Volunteering in South Africa – Memorable Animal Encounters

Posted by: Laurel

My husband and I just spent two weeks volunteering at the African Wildlife Ranch program in South Africa. Overall, it was an enjoyable experience and there is some great hands on time with various animals.

When we arrived at the airport we took a taxi to the Ranch for about $40 USD. Upon arrival the rest of the group had just returned from work for the day and was lounging around the house. Most of the kids were between 18 and 21 years old. There was a woman from the UK who was about 50 as well. My husband and I are 27. We had a pretty nice room with a double bed and our own bathroom (which we paid extra for).

Your day will start at 8:00am when you need to be at the Ranch. You will be assigned something to do in the morning and then come back for a break at 10:00am. You will either continue working on your earlier project or be given something new. You will meet back at noon for lunch. The zoo has a little restaurant and every day you pre order what you’d like to have for lunch.

After lunch you will be given something new to do for the remainder of the day. At 4:00 you will head back to your house to relax for the afternoon. During the day, your house mother will cook dinner and it will be ready when you return. We would heat it up sometime between 6 and 7 and all eat together as a group. In the evenings we would watch movies or read etc.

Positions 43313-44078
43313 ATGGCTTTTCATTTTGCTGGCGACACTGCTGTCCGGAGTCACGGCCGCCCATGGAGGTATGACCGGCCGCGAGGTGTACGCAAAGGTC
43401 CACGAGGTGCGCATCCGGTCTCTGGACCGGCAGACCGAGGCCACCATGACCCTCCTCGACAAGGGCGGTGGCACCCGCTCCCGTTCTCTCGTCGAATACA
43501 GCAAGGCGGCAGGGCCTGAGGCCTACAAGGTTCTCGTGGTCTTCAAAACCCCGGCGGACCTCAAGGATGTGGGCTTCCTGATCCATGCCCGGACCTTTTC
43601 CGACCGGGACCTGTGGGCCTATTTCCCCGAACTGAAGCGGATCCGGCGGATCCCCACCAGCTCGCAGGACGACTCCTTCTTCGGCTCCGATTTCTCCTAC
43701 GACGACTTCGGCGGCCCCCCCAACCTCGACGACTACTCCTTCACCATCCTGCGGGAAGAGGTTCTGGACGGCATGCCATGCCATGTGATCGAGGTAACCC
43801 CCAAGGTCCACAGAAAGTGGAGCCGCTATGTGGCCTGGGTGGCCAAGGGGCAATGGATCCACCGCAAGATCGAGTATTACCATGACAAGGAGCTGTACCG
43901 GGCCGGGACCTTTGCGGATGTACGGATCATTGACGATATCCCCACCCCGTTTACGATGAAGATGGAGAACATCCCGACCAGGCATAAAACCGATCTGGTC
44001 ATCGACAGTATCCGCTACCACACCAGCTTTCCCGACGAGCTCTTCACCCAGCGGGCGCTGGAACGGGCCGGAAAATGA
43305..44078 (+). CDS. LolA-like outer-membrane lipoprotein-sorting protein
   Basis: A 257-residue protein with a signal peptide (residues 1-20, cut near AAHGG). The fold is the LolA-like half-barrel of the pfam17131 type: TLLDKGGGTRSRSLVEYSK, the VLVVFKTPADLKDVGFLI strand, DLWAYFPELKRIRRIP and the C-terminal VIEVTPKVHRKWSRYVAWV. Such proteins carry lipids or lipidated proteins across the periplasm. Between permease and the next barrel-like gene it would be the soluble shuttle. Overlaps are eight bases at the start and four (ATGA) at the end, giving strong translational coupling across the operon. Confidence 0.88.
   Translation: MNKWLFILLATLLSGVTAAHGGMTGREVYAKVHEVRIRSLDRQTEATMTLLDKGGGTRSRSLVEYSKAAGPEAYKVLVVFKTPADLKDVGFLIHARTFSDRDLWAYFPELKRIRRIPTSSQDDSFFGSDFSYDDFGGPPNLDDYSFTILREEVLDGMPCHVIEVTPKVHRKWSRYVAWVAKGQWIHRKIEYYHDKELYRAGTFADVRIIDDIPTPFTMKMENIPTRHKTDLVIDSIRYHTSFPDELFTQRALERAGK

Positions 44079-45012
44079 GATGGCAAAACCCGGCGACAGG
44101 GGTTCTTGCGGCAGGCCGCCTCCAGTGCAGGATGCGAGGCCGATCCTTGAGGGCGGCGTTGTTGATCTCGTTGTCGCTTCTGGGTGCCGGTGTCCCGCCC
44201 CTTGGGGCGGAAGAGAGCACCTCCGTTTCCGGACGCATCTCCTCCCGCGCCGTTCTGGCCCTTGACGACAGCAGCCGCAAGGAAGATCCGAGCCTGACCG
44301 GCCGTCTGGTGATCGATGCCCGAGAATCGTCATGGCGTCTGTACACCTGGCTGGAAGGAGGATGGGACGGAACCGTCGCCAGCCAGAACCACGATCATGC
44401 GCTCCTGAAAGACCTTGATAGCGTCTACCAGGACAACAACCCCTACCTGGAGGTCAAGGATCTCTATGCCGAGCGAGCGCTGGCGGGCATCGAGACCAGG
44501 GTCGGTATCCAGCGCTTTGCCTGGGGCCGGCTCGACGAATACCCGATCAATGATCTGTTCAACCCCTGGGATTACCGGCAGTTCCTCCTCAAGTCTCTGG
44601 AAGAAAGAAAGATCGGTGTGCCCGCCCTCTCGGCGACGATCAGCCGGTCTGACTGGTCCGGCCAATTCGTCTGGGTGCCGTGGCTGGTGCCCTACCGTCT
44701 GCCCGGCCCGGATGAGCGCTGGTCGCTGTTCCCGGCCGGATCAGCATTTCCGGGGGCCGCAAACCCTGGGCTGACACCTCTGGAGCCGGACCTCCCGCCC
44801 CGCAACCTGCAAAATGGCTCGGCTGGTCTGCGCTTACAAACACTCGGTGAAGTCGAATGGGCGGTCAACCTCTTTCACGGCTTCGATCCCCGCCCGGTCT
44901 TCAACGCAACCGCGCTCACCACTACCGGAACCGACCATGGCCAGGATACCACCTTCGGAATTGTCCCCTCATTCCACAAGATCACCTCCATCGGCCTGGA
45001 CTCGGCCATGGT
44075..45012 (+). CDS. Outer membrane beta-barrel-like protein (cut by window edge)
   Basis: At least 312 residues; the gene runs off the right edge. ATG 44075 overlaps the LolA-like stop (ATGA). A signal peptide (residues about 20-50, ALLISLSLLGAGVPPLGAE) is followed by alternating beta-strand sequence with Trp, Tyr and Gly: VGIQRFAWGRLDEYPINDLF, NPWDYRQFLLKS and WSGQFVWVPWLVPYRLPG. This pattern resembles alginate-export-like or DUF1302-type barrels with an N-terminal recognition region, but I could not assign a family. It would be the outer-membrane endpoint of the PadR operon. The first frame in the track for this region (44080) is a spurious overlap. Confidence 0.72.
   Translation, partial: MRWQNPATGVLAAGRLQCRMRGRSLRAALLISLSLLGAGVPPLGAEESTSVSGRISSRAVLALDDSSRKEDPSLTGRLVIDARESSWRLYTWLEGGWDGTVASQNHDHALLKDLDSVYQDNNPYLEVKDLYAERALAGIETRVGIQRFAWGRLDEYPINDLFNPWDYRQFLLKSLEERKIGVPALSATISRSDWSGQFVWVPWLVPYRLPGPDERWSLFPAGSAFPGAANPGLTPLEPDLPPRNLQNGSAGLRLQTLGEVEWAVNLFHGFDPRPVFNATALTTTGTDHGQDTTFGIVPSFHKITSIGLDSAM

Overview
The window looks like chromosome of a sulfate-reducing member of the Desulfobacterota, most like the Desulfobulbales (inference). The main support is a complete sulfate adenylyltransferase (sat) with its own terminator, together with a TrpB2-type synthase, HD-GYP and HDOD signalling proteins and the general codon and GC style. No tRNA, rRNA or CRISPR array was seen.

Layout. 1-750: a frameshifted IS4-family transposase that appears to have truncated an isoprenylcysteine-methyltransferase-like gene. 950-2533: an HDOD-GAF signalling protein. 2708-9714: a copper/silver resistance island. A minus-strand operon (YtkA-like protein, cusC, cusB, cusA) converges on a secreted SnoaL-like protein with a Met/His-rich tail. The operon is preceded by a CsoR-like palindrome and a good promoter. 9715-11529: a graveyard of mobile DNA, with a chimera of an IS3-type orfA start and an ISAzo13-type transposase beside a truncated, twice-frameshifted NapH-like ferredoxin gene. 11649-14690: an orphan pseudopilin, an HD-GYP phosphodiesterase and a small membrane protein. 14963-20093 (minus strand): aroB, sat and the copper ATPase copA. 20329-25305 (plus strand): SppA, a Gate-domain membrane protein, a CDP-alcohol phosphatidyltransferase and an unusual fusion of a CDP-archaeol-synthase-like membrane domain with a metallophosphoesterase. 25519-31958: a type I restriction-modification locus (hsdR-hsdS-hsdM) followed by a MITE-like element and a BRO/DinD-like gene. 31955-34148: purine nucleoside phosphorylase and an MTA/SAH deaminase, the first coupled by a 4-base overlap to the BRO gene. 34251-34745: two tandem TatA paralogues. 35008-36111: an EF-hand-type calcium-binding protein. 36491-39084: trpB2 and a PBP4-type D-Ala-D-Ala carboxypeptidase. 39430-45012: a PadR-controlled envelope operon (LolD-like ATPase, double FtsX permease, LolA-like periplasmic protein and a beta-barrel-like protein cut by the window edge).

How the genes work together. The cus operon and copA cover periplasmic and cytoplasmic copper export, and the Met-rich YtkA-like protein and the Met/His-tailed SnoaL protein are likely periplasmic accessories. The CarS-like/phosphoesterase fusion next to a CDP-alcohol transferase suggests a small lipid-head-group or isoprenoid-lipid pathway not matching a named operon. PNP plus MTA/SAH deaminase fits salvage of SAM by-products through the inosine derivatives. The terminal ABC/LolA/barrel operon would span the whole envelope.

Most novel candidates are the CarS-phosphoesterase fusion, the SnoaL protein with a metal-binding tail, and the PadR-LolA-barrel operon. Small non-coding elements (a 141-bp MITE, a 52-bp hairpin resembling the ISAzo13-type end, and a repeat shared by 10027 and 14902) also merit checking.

After a brief orientation on your first day of work you will head over to the Ranch. One of the things that the zoo offers to the public is animal encounters. There are lemurs, adult cheetahs, cheetah cubs, and cervil cats which people could interact with. It consisted of a brief visit and two animal handlers for each encounter. You could sit next to the animal or pat it’s head while someone took a photo.

Some of the jobs around the ranch were the following…
1. Animal Kitchen – chop and prep fruits and veggies for various zoo animals
2. The Blat – cut and prepare meat for the big cats (lions, tigers, cheetahs).
3. Enrichment – make some kind of stimulating toy out of rope, paper mache, blood or animal hoofs & tails. These help to give the animals something to do, play with, exercise or stimulate their minds.
4. Greystone – this is the preserve, closed to the public, where they have most of the cheetahs and do the breeding. Work over here might consist of planting bushes or tress, cutting down invasive cactuses, checking the fences, and feeding.

On the weekends you can request to do a certain excursion or sign up for something someone else has already arranged to do. We went to see the Cango Caves, an Ostrich Farm, had a spa day and did a quad drive. Some of the others did sky diving and shark cage diving.

All in all the African Wildlife Ranch was a really good experience. The most important thing to keep in mind for this trip is to have patience. Things move at a different pace there but it is outweighed by the fun things you get to do.